Many of my patients have been horrendously bullied on camp primarily because of lack of supervision.
Psychologist Dr Michael Carr-Gregg
Psychologist warns of 'after-dark' bullying at long-term school camps
Adolescent expert Dr Michael Carr-Gregg says camps are a positive experience for most students, but some vulnerable children suffer emotional damage because they must spend 24 hours a day with their tormentors, for periods as long as a term.
"They are made to sleep, eat and engage in activities with kids they would normally try as hard as they can to avoid."
He said the worst bullying occurred in cabins at night when teachers were not watching.
"Many of my patients have been horrendously bullied on camp, primarily because of lack of supervision."
Dr Carr-Gregg said most students thrived at these retreats, building skills, independence and friendships, "but for a very small proportion of kids, say 2 or 3 per cent, it is not a good thing; it is traumatising".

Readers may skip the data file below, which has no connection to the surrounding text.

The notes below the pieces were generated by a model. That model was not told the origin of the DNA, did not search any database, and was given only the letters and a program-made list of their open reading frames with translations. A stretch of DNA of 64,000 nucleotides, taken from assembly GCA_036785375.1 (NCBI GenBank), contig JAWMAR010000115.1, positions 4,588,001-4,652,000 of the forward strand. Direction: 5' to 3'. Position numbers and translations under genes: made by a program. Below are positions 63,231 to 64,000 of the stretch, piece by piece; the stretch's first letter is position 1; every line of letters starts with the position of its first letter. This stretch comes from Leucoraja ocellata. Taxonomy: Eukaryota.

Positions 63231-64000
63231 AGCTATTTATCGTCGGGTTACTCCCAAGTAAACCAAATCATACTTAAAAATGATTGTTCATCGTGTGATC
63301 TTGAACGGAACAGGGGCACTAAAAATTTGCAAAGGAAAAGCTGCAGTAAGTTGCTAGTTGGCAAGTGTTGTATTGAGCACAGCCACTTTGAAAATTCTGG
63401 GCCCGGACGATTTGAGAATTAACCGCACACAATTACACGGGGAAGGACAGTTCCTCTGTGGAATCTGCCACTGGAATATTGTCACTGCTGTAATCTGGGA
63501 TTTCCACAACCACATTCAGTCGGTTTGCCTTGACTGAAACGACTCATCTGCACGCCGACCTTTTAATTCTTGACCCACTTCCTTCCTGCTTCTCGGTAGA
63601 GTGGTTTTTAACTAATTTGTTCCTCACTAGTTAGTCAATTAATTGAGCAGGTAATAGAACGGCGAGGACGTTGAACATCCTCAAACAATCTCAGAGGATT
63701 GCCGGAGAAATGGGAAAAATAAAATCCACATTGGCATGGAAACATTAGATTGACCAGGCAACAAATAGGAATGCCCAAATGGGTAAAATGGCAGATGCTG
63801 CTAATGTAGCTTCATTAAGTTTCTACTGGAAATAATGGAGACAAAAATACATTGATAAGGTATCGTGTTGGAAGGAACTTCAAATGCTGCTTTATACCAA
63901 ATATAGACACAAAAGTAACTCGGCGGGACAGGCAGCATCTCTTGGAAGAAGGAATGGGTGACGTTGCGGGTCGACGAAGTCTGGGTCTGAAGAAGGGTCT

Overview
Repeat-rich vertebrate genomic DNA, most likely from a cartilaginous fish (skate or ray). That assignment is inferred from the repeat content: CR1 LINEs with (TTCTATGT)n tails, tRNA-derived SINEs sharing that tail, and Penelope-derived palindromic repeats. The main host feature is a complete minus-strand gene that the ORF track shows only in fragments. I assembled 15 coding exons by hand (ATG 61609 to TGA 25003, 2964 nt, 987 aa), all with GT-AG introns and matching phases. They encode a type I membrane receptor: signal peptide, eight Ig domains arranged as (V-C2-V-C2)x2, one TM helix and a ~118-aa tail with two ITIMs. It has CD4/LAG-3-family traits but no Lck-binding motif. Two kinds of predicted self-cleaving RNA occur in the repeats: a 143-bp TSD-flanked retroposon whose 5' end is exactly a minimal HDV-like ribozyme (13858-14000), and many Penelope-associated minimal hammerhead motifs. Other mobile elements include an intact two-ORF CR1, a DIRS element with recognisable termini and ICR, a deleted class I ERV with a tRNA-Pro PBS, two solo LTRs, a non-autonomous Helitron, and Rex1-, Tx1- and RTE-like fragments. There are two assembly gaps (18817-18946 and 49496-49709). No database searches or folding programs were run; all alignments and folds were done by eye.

Almost all independent schools, and a few state schools, have long-term camps, retreats or campuses in group cabins housing up to eight students. Generally, campers have little contact with their families.
For students anxious about attending school camp, Dr Carr-Gregg recommends getting an expert opinion.
"My advice to parents with any doubts is to consult a psychologist and ask them, 'Do you think this is something my kid can handle'."
He said cautious children could be gently encouraged to go, with the knowledge there would be people who could look after them, "but for a proportion of kids with mental health problems, there has to be adequate safety nets and I'm afraid, in some instances, there isn't".